Apple’s software upgrades always introduce a number of tweaks and new features designed to improve upon its existing operating system. The release of iOS 14 represented a particularly significant change in these regards, however, and it remains one of the biggest interface and privacy updates to Apple’s mobile OS.
Let’s take a closer look at iOS 14, before getting to grips with the changes that it brought to the iPhone user experience and examining what it means for marketers looking to publish Facebook ads.
What is the iOS 14 update?
The iOS 14 update was released to the public in September 2020, and it included a number of design changes that enabled users to customise their devices and refined the overall iPhone user experience.
iOS 14 made it easier to add and remove widgets from the Home Screen, and it allowed users to organise their apps using the new App Library feature. Siri also received an eye-catching redesign, and a new app, Translate, was launched as a rival to Google Translate.
Perhaps the most important aspect of the iOS 14 update was its introduction of several privacy-oriented features, such as App Privacy Labels in iOS 14.3 and the App Tracking Transparency (ATT) feature in iOS 14.5. The latter update was rolled out in April 2021, and it required apps to ask users for their permission to share their data and track them across other apps and websites.
These changes were designed to give iPhone users greater control over the data they shared with advertisers and publishers, signalling an important shift in Apple’s data collection and sharing policies.
How does the iOS 14 update affect Facebook ads?
Whilst these changes helped put iPhone users’ minds at rest, they have caused quite a headache for ad publishers and digital marketers. As we shall see, iOS 14 has had a profound effect on ad targeting and reporting.
How has the iOS 14 update affected ad targeting?
The ATT privacy framework introduced by iOS 14.5 requires that apps ask users for their permission to access their Identifier for Advertising (IDFA) tags. IDFA is a unique code that is used by ad marketers to track users and build detailed user profiles that can then be utilised to send targeted ads.
The outlook is not an entirely bleak one for ad publishers in the post-iOS 14 era, however. According to data collected in March 2022, almost half (46%) of iOS users worldwide allow app tracking via the ATT prompt. Marketers may now have much less data about user behaviour, but more iPhone users are choosing to opt in than anticipated. What is more, targeting with Facebook’s user data, i.e. demographics, interests and behaviours, etc. is not impacted by iOS 14, as this is first-party data that Facebook collects on its own platform.
The iOS 14 update has made retargeting site visitors a little trickier, however, as most users are no longer being tracked when they click on Facebook ads that take them to websites and apps owned by other companies. Lookalike Audiences have also suffered because Facebook isn’t able to collect as much data about the people who are buying from different brands.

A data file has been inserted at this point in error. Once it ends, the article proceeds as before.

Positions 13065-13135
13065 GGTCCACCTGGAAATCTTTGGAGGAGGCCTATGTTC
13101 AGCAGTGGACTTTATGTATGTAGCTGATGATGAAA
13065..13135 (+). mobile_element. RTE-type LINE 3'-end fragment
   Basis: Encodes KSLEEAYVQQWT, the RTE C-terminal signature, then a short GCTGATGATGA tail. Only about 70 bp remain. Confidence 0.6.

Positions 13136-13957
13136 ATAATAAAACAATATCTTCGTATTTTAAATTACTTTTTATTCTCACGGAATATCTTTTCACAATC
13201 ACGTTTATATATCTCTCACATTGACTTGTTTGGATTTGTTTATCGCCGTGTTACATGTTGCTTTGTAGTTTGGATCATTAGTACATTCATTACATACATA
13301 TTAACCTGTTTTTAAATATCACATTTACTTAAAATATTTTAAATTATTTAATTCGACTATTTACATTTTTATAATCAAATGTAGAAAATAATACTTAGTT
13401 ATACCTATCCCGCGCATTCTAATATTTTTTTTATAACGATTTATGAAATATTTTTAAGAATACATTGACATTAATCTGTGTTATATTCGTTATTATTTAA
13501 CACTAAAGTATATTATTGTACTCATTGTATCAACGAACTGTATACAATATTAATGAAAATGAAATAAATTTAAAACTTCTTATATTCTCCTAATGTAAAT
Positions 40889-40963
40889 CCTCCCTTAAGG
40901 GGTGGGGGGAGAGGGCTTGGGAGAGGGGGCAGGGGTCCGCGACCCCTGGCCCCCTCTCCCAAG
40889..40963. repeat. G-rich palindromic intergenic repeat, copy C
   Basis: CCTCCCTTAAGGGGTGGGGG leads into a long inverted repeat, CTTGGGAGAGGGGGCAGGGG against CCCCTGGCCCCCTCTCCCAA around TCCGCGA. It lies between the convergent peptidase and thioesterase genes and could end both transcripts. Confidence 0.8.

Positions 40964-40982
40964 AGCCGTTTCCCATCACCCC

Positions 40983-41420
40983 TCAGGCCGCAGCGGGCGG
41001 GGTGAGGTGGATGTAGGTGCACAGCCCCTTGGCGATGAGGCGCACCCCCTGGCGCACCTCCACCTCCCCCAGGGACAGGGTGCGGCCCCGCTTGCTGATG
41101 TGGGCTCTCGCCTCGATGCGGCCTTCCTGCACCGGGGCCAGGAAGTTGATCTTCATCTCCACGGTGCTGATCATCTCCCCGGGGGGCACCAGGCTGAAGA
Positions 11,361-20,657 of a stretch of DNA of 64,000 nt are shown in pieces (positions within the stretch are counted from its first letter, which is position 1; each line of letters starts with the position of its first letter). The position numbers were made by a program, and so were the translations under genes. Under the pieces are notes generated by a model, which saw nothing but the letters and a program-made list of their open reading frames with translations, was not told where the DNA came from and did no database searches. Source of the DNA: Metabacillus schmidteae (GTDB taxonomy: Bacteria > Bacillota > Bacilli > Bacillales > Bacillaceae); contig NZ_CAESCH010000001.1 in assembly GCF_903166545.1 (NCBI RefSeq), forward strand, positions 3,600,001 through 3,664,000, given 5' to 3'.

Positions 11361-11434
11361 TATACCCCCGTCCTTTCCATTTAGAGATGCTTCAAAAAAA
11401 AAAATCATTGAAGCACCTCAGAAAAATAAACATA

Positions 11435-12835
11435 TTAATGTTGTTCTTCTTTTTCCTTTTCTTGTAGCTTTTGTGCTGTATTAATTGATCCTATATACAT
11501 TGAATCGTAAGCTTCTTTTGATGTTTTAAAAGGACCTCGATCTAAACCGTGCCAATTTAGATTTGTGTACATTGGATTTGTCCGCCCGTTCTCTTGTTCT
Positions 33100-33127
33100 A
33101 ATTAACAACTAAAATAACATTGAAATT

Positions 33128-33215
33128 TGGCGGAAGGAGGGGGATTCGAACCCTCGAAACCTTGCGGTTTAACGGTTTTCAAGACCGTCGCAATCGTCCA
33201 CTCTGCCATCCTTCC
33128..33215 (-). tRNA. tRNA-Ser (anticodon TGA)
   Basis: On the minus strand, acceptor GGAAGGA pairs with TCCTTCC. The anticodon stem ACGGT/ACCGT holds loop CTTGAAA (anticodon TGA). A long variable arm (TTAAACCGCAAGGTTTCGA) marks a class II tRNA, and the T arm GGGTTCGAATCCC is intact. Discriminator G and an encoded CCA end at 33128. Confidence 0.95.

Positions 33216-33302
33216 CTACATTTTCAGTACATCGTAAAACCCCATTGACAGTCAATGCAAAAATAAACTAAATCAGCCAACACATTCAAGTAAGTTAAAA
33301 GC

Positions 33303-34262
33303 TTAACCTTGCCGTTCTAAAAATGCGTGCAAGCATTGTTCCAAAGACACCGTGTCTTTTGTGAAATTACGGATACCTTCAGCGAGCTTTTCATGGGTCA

Users who i) visit your website via an iOS 14 device and ii) have opted out of being tracked cannot be included in retargeting and lookalike audiences. This affects campaigns with the following objectives:
- Traffic (if Link Clicks have been selected as the goal, your campaign won’t be affected; campaigns with Landing Page Views as their objective, on the other hand, are affected as they utilise the Facebook Pixel)
- App Install
- Catalogue sales
Creating Custom Audiences composed of people who have expressed an interest in your business – whether that’s by watching your Facebook video ads or engaging with your Facebook Page – is one way in which you can continue to retarget users. We would also recommend broadening your existing Custom Audiences by, for example, tracking website visitors over the last 180 days, as opposed to the last 30 days. This will provide a larger source audience, and thus more raw data, for your Lookalike Audiences.
How has the iOS 14 update affected reporting?
Pixel-based conversion reporting has been another casualty of iOS 14, as fewer conversions are being tracked on mobile devices, and real-time reporting is no longer reported. This makes it harder for advertisers to optimise their Facebook ad performance, as they have reduced visibility over the actions that users are taking and thus how well their ad campaigns are performing.
Under Meta’s Aggregated Event Measurement protocol, which aims to help advertisers deal with these issues, advertisers can track up to eight-pixel events or conversions per domain. These eight events are assigned by Facebook, but advertisers can prioritise these events according to which events they regard as most significant.
In the event that a user who has opted out decides to click through to your site via a Facebook ad, Facebook will only report one event – and so it is important that you think carefully when prioritising these events!
Bear in mind that you will need to install a pixel on your website and verify your domain. Find out more about the steps that Meta recommends advertisers take in order to continue to measure web and app events.
Find out more about Facebook ads
We hope that this has helped explain the impact that iOS 14 has had on Facebook ads and that you now feel better placed to deliver personalised, relevant Facebook ads.
Find out more about how you can run successful Facebook video ad campaigns with our best practice guide.
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